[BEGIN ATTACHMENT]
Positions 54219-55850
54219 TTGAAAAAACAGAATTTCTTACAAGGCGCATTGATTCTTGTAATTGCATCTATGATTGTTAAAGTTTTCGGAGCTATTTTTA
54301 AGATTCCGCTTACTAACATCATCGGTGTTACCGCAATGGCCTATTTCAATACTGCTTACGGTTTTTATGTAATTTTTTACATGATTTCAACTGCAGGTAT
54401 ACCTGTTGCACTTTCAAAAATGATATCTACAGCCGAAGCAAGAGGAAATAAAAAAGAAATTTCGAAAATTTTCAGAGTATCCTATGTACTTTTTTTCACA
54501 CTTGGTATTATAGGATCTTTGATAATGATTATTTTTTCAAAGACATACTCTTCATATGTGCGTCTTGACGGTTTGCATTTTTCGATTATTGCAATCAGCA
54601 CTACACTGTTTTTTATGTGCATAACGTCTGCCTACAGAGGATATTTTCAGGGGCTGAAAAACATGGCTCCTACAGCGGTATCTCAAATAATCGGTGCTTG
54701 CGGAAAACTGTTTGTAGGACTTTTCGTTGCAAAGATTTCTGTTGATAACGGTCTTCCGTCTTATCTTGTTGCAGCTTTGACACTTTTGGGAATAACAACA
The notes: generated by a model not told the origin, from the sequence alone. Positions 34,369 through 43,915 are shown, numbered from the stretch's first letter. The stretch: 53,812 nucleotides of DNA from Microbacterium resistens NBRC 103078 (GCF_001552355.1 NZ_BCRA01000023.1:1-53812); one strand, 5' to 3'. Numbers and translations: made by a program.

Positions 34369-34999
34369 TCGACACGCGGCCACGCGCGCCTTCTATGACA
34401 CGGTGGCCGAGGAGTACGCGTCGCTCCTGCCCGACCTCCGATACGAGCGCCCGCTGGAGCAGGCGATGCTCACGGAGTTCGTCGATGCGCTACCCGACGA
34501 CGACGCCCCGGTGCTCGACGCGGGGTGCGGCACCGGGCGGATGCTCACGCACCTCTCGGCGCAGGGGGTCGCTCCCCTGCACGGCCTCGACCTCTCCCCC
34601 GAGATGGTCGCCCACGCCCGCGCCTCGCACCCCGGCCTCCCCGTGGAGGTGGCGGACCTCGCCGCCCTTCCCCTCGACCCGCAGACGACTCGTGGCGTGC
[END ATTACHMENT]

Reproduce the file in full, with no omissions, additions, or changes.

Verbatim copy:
Positions 54219-55850
54219 TTGAAAAAACAGAATTTCTTACAAGGCGCATTGATTCTTGTAATTGCATCTATGATTGTTAAAGTTTTCGGAGCTATTTTTA
54301 AGATTCCGCTTACTAACATCATCGGTGTTACCGCAATGGCCTATTTCAATACTGCTTACGGTTTTTATGTAATTTTTTACATGATTTCAACTGCAGGTAT
54401 ACCTGTTGCACTTTCAAAAATGATATCTACAGCCGAAGCAAGAGGAAATAAAAAAGAAATTTCGAAAATTTTCAGAGTATCCTATGTACTTTTTTTCACA
54501 CTTGGTATTATAGGATCTTTGATAATGATTATTTTTTCAAAGACATACTCTTCATATGTGCGTCTTGACGGTTTGCATTTTTCGATTATTGCAATCAGCA
54601 CTACACTGTTTTTTATGTGCATAACGTCTGCCTACAGAGGATATTTTCAGGGGCTGAAAAACATGGCTCCTACAGCGGTATCTCAAATAATCGGTGCTTG
54701 CGGAAAACTGTTTGTAGGACTTTTCGTTGCAAAGATTTCTGTTGATAACGGTCTTCCGTCTTATCTTGTTGCAGCTTTGACACTTTTGGGAATAACAACA
The notes: generated by a model not told the origin, from the sequence alone. Positions 34,369 through 43,915 are shown, numbered from the stretch's first letter. The stretch: 53,812 nucleotides of DNA from Microbacterium resistens NBRC 103078 (GCF_001552355.1 NZ_BCRA01000023.1:1-53812); one strand, 5' to 3'. Numbers and translations: made by a program.

Positions 34369-34999
34369 TCGACACGCGGCCACGCGCGCCTTCTATGACA
34401 CGGTGGCCGAGGAGTACGCGTCGCTCCTGCCCGACCTCCGATACGAGCGCCCGCTGGAGCAGGCGATGCTCACGGAGTTCGTCGATGCGCTACCCGACGA
34501 CGACGCCCCGGTGCTCGACGCGGGGTGCGGCACCGGGCGGATGCTCACGCACCTCTCGGCGCAGGGGGTCGCTCCCCTGCACGGCCTCGACCTCTCCCCC
34601 GAGATGGTCGCCCACGCCCGCGCCTCGCACCCCGGCCTCCCCGTGGAGGTGGCGGACCTCGCCGCCCTTCCCCTCGACCCGCAGACGACTCGTGGCGTGC